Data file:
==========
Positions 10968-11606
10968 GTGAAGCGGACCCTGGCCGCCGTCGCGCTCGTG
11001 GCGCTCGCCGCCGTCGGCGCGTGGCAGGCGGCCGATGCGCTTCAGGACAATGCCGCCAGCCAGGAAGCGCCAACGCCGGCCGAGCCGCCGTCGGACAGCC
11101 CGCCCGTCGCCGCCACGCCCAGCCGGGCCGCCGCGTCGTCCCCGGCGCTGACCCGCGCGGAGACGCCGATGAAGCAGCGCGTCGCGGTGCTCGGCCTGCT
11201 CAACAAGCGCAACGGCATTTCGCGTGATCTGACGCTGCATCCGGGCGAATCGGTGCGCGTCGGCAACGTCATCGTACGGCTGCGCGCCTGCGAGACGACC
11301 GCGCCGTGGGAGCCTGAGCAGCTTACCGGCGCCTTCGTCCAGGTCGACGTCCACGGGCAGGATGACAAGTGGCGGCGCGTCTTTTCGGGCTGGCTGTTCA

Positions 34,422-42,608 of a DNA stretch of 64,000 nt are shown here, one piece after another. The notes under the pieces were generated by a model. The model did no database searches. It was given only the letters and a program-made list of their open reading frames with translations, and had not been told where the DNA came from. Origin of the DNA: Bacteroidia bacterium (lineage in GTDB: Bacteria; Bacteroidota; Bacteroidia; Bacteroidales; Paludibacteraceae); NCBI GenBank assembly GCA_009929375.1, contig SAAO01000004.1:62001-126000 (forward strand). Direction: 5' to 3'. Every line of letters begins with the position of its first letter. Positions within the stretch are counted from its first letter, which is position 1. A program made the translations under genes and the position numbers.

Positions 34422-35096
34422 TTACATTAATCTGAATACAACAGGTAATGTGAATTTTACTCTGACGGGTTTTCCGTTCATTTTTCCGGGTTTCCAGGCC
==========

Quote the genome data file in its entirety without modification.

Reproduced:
Positions 10968-11606
10968 GTGAAGCGGACCCTGGCCGCCGTCGCGCTCGTG
11001 GCGCTCGCCGCCGTCGGCGCGTGGCAGGCGGCCGATGCGCTTCAGGACAATGCCGCCAGCCAGGAAGCGCCAACGCCGGCCGAGCCGCCGTCGGACAGCC
11101 CGCCCGTCGCCGCCACGCCCAGCCGGGCCGCCGCGTCGTCCCCGGCGCTGACCCGCGCGGAGACGCCGATGAAGCAGCGCGTCGCGGTGCTCGGCCTGCT
11201 CAACAAGCGCAACGGCATTTCGCGTGATCTGACGCTGCATCCGGGCGAATCGGTGCGCGTCGGCAACGTCATCGTACGGCTGCGCGCCTGCGAGACGACC
11301 GCGCCGTGGGAGCCTGAGCAGCTTACCGGCGCCTTCGTCCAGGTCGACGTCCACGGGCAGGATGACAAGTGGCGGCGCGTCTTTTCGGGCTGGCTGTTCA

Positions 34,422-42,608 of a DNA stretch of 64,000 nt are shown here, one piece after another. The notes under the pieces were generated by a model. The model did no database searches. It was given only the letters and a program-made list of their open reading frames with translations, and had not been told where the DNA came from. Origin of the DNA: Bacteroidia bacterium (lineage in GTDB: Bacteria; Bacteroidota; Bacteroidia; Bacteroidales; Paludibacteraceae); NCBI GenBank assembly GCA_009929375.1, contig SAAO01000004.1:62001-126000 (forward strand). Direction: 5' to 3'. Every line of letters begins with the position of its first letter. Positions within the stretch are counted from its first letter, which is position 1. A program made the translations under genes and the position numbers.

Positions 34422-35096
34422 TTACATTAATCTGAATACAACAGGTAATGTGAATTTTACTCTGACGGGTTTTCCGTTCATTTTTCCGGGTTTCCAGGCC